Despite this broad definition, the US Supreme Court has decided certain categories of workers are not employees. With each exclusion, those excluded have had less power to protect themselves. In addition, the workers still protected by the NLRA also lose power. Here is how defining retirees as non-employees weakened the rights of all.

For years, unions negotiated retirement benefits to provide employees income and insurance during their retirement. These benefits are deferred compensation, like putting money into the bank to use in later years. The benefits compensated retirees for their years of dedicated work for the employer. The two most important retiree benefits were – and still are – pensions and health insurance. As inflation eroded those benefits for retired workers, unions negotiated increases or resisted decreases.

Continue reading at:  http://truth-out.org/news/item/15664-solidarity-not-forever-how-the-supreme-court-kicked-retirees-into-the-gutter

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The Elephant in the Room: Militarism

From Common Dreams:  http://www.commondreams.org/view/2013/04/09-1

by Jeff Cohen
Published on Tuesday, April 9, 2013 by Common Dreams

I spent years as a political pundit on mainstream TV – at CNN, Fox News and MSNBC. I was outnumbered, outshouted, red-baited and finally terminated. Inside mainstream media, I saw that major issues were not only dodged, but sometimes not even acknowledged to exist.

Today there’s an elephant in the room: a huge, yet ignored, issue that largely explains why Social Security is now on the chopping block. And why other industrialized countries have free college education and universal healthcare, but we don’t. It’s arguably our country’s biggest problem – a problem that Martin Luther King Jr. focused on before he was assassinated 45 years ago, and has only worsened since then (which was the height of the Vietnam War).

That problem is U.S. militarism and perpetual war.

In 1967, King called the United States “the greatest purveyor of violence in the world today” – and said, “A nation that continues year after year to spend more money on military defense than on programs of social uplift is approaching spiritual death.”

Nowadays MSNBC hosts yell at Fox News hosts, and vice versa, about all sorts of issues – but when the Obama administration expanded the bloody war in Afghanistan, the shouting heads at both channels went almost silent. When Obama’s drone war expanded, there was little shouting. Not at MSNBC, not at Fox. Nor at CNN, CBS, ABC or so-called public broadcasting.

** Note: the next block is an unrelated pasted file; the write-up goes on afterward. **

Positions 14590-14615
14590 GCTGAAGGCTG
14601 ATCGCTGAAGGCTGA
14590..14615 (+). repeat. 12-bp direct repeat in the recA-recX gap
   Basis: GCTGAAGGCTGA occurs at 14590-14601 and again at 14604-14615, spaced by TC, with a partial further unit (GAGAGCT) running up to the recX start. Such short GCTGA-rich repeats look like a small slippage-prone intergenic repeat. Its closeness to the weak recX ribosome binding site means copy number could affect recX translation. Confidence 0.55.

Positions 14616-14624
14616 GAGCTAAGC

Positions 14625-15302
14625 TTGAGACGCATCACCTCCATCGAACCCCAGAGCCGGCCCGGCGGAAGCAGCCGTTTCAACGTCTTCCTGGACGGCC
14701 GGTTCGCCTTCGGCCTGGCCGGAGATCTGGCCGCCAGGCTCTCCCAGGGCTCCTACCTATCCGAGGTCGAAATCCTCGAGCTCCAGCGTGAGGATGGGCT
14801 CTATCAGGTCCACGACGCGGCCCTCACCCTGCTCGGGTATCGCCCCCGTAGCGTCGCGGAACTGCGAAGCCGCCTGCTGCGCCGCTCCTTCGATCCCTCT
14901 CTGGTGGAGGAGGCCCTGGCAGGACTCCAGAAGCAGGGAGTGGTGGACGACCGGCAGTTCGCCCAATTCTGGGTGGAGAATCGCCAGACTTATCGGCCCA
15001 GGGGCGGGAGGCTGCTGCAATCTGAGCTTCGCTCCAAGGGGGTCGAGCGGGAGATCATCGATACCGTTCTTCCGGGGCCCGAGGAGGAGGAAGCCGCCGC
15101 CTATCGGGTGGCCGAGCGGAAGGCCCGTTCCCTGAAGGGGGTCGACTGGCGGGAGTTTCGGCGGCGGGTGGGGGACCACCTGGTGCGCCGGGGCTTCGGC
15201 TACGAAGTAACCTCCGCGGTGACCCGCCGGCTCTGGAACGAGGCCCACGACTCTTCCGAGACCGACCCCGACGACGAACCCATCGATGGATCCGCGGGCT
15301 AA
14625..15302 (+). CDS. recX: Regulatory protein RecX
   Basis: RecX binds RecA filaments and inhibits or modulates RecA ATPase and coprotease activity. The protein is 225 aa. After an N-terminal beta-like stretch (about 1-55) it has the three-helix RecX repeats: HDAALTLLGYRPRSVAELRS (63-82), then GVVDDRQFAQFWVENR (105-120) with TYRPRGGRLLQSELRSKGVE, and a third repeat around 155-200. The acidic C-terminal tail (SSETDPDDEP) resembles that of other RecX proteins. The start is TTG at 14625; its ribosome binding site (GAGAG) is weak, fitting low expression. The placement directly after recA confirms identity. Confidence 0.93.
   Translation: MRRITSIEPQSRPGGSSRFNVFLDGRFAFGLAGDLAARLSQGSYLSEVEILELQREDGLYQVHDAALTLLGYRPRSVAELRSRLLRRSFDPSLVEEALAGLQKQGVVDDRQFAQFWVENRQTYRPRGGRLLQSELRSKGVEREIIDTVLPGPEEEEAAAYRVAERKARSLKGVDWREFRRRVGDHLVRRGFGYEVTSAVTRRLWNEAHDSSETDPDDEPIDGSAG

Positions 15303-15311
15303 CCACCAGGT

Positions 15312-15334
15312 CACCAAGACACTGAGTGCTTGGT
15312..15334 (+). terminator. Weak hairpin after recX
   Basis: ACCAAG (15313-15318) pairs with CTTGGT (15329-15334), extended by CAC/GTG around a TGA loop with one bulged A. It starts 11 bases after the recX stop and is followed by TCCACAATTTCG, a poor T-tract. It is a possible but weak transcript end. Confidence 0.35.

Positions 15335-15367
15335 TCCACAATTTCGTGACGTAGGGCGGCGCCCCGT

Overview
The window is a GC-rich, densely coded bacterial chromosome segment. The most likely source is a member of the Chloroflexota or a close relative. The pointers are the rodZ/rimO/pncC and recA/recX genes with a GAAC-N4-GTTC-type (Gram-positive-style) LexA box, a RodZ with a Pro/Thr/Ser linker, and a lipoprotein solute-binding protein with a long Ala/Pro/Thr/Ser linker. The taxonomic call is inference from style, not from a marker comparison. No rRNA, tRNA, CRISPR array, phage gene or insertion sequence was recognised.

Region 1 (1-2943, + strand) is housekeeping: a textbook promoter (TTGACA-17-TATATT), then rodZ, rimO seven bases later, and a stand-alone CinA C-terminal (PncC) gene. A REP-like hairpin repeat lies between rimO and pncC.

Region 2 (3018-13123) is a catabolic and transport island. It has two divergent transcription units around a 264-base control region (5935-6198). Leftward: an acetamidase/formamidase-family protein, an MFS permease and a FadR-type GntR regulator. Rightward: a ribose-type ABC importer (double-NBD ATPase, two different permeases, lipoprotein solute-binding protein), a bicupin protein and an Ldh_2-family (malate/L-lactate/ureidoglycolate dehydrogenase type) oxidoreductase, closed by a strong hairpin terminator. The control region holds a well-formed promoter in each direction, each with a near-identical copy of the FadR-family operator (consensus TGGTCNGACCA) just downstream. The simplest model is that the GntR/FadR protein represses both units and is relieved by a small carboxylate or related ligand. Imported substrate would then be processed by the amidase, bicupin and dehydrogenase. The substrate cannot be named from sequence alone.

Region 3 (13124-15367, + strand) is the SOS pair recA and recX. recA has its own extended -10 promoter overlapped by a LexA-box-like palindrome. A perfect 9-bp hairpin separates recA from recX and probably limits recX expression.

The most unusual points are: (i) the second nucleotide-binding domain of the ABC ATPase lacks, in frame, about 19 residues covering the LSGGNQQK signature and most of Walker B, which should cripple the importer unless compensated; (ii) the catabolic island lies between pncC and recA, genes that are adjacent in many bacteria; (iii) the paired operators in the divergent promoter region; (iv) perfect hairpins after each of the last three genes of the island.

We can have raging debates in mainstream media about issues like gun control and gay marriage and minimum wage, but when the elites of both parties agree on military intervention – as they so often do – debate is nearly nonexistent. Anyone in the mainstream who goes out on a limb to loudly question this oversized creature in the middle of the room known as militarism or interventionism is likely to disappear faster than you can say ‘Phil Donahue.’

Continue reading at:  http://www.commondreams.org/view/2013/04/09-1

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The ATF Wants ‘Massive’ Online Database to Find Out Who Your Friends Are

From Wired:  http://www.wired.com/dangerroom/2013/04/atf-database/

By Robert Beckhusen04.05.13

The ATF doesn’t just want a huge database to reveal everything about you with a few keywords. It wants one that can find out who you know. And it won’t even try to friend you on Facebook first.

According to a recent solicitation from the Bureau of Alcohol, Tobacco, Firearms and Explosives, the bureau is looking to buy a “massive online data repository system” for its Office of Strategic Intelligence and Information (OSII). The system is intended to operate for at least five years, and be able to process automated searches of individuals, and “find connection points between two or more individuals” by linking together “structured and unstructured data.”

Primarily, the ATF states it wants the database to speed-up criminal investigations. Instead of requiring an analyst to manually search around for your personal information, the database should “obtain exact matches from partial source data searches” such as social security numbers (or even just a fragment of one), vehicle serial codes, age range, “phonetic name spelling,” or a general area where your address is located. Input that data, and out comes your identity, while the computer automatically establishes connections you have with others.